Nearly two thirds of primary care trusts (PCTs) in England say they offer screening for diabetic retinopathy to all those diagnosed with the condition in line with a target which should have been achieved by December 2007.
But in Yorkshire nine out of 14 PCTs are failing to offer the tests to all their patients. Seven are among the 20 worst PCTs for screening out of 150 across England.
Several screening programmes were last year temporarily suspended in the region after problems with their quality were uncovered. Latest figures covering 2009-10 show only 55 per cent of 24,000 patients were invited for screening in Bradford.
In Rotherham, only 68 per cent of 11,000 patients were offered tests, rising to 74 per cent in Calderdale of about 9,000 patients and 75 per cent in Barnsley of 11,000 patients.
Overall 90 per cent of Yorkshire's 237,000 diabetics were offered screening.
In contrast health chiefs in Doncaster, Leeds, North Yorkshire, Sheffield and Wakefield claim all their patients were offered screening using a digital camera to detect problems with the eye's retina which occur when blood vessels become blocked or leaky.
It is the leading cause of blindness among working adults in Britain but can be prevented in 90 per cent of cases if it is detected early enough.
Diabetes UK yesterday criticised failings which it warned were putting the sight of diabetics at risk and also raised concerns about the numbers of people coming forward for tests.
Gavin Terry, of the charity, said: "It is vital that everyone with diabetes receives free annual retinal screening with a digital camera. All 14 PCTs across Yorkshire were required to offer this service to 100 per cent of people with diabetes by the end of 2007 so it's totally unacceptable that, three years on, only five have met the Government targets.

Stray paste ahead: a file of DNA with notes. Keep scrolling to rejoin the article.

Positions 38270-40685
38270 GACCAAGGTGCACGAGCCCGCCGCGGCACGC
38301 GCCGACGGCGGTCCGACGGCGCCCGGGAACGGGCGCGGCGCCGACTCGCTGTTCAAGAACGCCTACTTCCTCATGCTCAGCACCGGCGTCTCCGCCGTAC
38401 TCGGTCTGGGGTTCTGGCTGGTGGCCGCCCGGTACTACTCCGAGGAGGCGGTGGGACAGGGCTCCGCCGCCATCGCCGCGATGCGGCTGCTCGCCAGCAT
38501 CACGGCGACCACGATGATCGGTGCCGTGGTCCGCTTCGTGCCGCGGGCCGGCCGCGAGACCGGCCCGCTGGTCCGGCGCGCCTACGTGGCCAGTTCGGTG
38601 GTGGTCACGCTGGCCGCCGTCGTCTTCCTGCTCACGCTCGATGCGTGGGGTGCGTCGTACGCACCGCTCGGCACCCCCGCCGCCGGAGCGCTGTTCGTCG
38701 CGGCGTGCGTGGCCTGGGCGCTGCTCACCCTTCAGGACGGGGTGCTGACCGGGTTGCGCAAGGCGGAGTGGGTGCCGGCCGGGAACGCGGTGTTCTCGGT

"PCTs need to ensure they are promoting the importance of retinopathy screening and ensure local people with diabetes understand the seriousness of retinopathy and the impact that screening can have in preventing future eye damage. In turn, we would urge people with diabetes to make every effort to attend their appointment when invited."
Services for people in Barnsley, Rotherham and Bradford were among those hit following external reviews last year.
Nagpal Hoysal, consultant in public health at NHS Rotherham, said: "At the end of last year the service was halted for nearly four months due to issues with the diagnosis of the images.
"We have made considerable progress in screening all those patients who were due during the four-month period and have also offered further screening to those who attended in the previous six to 12 months.
"We are confident that the number of people with diabetes in Rotherham who are being screened for retinopathy will quickly come back into line with other areas across the country."
A NHS Bradford and Airedale said its service was also suspended following an external review last year.
"A thorough review was undertaken and as a result we have put in place a range of additional measures to ensure our programme reaches the required high quality standards," said a spokeswoman.
"The programme restarted from October 2009 and we plan to reach 100 per cent invitations to all patients in the near future."
Diabetes affects 2.3 million people in England but numbers are likely to increase significantly as more develop the condition due to the obesity epidemic. Already nearly 200,000 new cases are diagnosed in Britain each year.